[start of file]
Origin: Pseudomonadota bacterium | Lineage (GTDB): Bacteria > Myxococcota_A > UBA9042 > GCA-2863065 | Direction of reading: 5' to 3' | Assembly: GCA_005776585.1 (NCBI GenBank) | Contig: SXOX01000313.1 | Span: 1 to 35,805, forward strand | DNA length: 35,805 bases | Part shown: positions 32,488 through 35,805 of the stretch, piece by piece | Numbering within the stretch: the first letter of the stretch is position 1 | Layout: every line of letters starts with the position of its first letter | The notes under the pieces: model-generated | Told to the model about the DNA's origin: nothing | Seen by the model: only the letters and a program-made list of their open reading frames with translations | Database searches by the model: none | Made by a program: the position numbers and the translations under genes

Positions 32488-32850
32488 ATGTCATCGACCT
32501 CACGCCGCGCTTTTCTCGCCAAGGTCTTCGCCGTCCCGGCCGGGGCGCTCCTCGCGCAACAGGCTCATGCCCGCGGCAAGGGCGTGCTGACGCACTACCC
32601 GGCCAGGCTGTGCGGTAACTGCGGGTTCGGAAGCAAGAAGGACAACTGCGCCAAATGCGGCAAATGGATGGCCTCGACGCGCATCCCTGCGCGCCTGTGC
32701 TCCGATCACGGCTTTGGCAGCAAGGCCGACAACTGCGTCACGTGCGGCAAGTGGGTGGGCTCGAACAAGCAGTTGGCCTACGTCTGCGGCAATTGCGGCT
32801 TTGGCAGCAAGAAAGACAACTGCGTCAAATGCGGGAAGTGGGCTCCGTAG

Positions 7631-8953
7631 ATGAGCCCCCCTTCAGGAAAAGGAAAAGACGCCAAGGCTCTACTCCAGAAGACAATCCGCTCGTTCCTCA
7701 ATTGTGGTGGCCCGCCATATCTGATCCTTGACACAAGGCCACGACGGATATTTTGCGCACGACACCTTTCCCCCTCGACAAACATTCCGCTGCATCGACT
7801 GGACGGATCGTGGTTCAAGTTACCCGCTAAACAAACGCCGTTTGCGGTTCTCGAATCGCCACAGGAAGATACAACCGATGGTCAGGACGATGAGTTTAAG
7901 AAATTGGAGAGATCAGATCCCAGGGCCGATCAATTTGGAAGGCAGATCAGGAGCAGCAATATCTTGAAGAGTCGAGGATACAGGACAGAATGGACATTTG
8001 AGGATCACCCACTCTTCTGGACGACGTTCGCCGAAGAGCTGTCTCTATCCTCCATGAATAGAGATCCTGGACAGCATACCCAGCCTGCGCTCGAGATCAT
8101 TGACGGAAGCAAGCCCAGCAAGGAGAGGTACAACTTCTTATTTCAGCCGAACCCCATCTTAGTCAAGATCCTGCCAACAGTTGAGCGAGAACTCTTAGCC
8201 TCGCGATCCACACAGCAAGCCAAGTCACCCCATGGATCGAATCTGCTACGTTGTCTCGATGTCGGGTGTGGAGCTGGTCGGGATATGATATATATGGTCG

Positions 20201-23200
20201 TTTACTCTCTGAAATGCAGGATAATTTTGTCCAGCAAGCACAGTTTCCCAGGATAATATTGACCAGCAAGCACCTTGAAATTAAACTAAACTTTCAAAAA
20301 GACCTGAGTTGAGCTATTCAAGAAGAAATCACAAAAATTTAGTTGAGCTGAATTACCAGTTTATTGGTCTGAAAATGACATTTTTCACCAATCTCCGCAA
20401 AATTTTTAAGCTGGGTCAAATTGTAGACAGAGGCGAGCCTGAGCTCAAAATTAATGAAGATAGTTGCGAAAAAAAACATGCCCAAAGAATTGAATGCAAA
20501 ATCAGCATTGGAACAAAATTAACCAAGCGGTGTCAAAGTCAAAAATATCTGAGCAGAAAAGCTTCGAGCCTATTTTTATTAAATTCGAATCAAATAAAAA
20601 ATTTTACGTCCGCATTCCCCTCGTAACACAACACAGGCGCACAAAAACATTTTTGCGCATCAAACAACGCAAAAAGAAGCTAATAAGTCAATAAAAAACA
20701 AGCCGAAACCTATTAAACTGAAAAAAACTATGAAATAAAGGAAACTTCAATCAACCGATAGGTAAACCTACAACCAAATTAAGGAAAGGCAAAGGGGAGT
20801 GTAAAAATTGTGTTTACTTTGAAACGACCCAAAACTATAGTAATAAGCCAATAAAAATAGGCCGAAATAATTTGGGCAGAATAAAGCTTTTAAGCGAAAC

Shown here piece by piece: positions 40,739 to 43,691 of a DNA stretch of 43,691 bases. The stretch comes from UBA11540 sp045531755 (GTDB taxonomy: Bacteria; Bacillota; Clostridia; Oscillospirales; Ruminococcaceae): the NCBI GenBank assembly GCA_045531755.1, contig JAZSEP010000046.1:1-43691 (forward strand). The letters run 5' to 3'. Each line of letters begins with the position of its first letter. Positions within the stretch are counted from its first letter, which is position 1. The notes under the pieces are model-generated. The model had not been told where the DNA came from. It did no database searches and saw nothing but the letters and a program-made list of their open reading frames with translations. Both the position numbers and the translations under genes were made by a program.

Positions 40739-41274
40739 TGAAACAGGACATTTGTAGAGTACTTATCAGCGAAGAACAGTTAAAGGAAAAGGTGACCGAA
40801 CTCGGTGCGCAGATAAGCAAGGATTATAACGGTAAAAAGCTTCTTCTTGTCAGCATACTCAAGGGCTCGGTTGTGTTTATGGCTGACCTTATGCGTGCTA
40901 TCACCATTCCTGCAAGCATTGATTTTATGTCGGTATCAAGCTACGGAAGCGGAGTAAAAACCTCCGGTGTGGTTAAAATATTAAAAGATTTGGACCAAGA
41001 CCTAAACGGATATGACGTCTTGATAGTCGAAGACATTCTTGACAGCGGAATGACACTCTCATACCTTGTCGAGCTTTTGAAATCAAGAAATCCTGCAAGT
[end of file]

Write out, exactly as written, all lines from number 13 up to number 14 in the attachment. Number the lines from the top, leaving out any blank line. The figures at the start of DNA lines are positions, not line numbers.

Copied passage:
8001 AGGATCACCCACTCTTCTGGACGACGTTCGCCGAAGAGCTGTCTCTATCCTCCATGAATAGAGATCCTGGACAGCATACCCAGCCTGCGCTCGAGATCAT
8101 TGACGGAAGCAAGCCCAGCAAGGAGAGGTACAACTTCTTATTTCAGCCGAACCCCATCTTAGTCAAGATCCTGCCAACAGTTGAGCGAGAACTCTTAGCC